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Dollar edges higher after larger-than-expected rise in May payrolls

The U.S. dollar edged higher in choppy trading on Friday after May’s non-farm payrolls report showed employment surged but a jump in unemployment rate capped the gains.

The report showed that payrolls in the public and private sector increased by 339,000 in May, surging past expectations. Economists polled by Reuters expected non-farm payrolls to have increased by 190,000 in May, from April’s 253,000 rise.

Despite strong hiring, the unemployment rate rose to 3.7% from a 53-year low of 3.4% in April.

The dollar index , which measures the U.S. currency against six others, was last up 0.193% at 103.720.

On Thursday, the dollar index slid 0.62%, its worst day in almost a month, as the view took hold that the U.S. Federal Reserve will forgo an interest rate hike this month, which would diminish the greenback’s appeal to non-U.S. buyers.

Money markets are pricing in a roughly 29% chance of a June hike, down from near 70% earlier in the week.

“The challenge is that we’ve entered the Fed’s blackout period ahead of the [Federal Open Market Committee] meeting, which means it’s going to be hard to see a pushback from officials or any guidance from officials after this employment report,” said Marc Chandler, chief market strategist at Bannockburn Global Forex.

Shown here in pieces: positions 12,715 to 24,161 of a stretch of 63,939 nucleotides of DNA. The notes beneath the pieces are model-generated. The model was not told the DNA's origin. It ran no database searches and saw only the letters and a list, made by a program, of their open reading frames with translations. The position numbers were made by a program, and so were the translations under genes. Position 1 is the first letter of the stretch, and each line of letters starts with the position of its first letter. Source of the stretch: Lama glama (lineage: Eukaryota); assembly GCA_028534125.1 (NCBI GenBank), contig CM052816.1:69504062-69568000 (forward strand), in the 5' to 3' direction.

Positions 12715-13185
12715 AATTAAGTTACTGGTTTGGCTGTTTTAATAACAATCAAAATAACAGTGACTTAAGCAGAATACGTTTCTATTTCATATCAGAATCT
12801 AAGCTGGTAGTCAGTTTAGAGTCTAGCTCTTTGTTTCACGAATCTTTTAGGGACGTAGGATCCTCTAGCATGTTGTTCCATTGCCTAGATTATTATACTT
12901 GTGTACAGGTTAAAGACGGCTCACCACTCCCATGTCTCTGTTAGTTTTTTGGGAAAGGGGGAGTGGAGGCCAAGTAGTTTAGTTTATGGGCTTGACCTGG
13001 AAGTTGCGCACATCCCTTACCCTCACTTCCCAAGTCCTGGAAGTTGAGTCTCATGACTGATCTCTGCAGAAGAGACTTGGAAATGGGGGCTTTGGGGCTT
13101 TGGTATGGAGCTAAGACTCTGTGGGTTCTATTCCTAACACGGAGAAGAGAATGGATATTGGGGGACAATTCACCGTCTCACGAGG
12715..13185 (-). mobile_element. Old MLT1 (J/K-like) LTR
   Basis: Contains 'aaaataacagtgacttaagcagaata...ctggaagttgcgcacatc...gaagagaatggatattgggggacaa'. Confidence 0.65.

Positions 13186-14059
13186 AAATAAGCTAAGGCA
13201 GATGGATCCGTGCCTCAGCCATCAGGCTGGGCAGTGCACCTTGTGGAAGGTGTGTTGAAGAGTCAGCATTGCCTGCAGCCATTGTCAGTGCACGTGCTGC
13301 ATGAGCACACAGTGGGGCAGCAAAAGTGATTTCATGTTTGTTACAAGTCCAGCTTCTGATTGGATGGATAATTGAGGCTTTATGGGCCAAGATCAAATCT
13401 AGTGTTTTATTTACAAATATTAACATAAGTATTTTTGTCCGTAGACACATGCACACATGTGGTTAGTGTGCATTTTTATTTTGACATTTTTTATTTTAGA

Philadelphia Fed President Patrick Harker said on Thursday it was “time to at least hit the stop button for one meeting and see how it goes”, referring to the Fed’s upcoming June 13-14 meeting.

A day earlier, Fed Governor Philip Jefferson said “skipping a rate hike at a coming meeting would allow the committee to see more data before making decisions about the extent of additional policy firming.”

Still, Fed officials aren’t ruling out a hike later in the summer, said City Index markets strategist Fiona Cincotta.

“I think that expectation could still keep the dollar supported,” she said. “Also, let’s not forget inflation is still high.”

The U.S. Senate’s passage of a bill Thursday night to suspend the debt ceiling and avert a disastrous default also removed a pillar of support for the dollar, which had paradoxically been a key beneficiary of the uncertainty because of its safe-haven status.

The euro was last down 0.2% at $1.07405, off its highest in around a week after a boost on Thursday from European Central Bank President Christine Lagarde, who said further policy tightening was necessary.

The Australian dollar surged after Australia’s independent wage-setting body announced that it would raise the minimum wage by 5.75% from July 1, stoking bets for another raise in rates next week. The Aussie rose by as much as 0.93% to $0.663, its strongest since May 24, and was last up 0.72% versus the greenback at $0.662.

Currency bid prices at 10:20AM (1420 GMT)
Source: Reuters (Reporting by Hannah Lang in Washington; Additional reporting by Amanda Cooper and Dhara Ranasinghe in London and Kevin Buckland in Tokyo Editing by Mark Heinrich, Mark Potter, Andrew Heavens, Emelia Sithole-Matarise and Sriraj Kalluvila)

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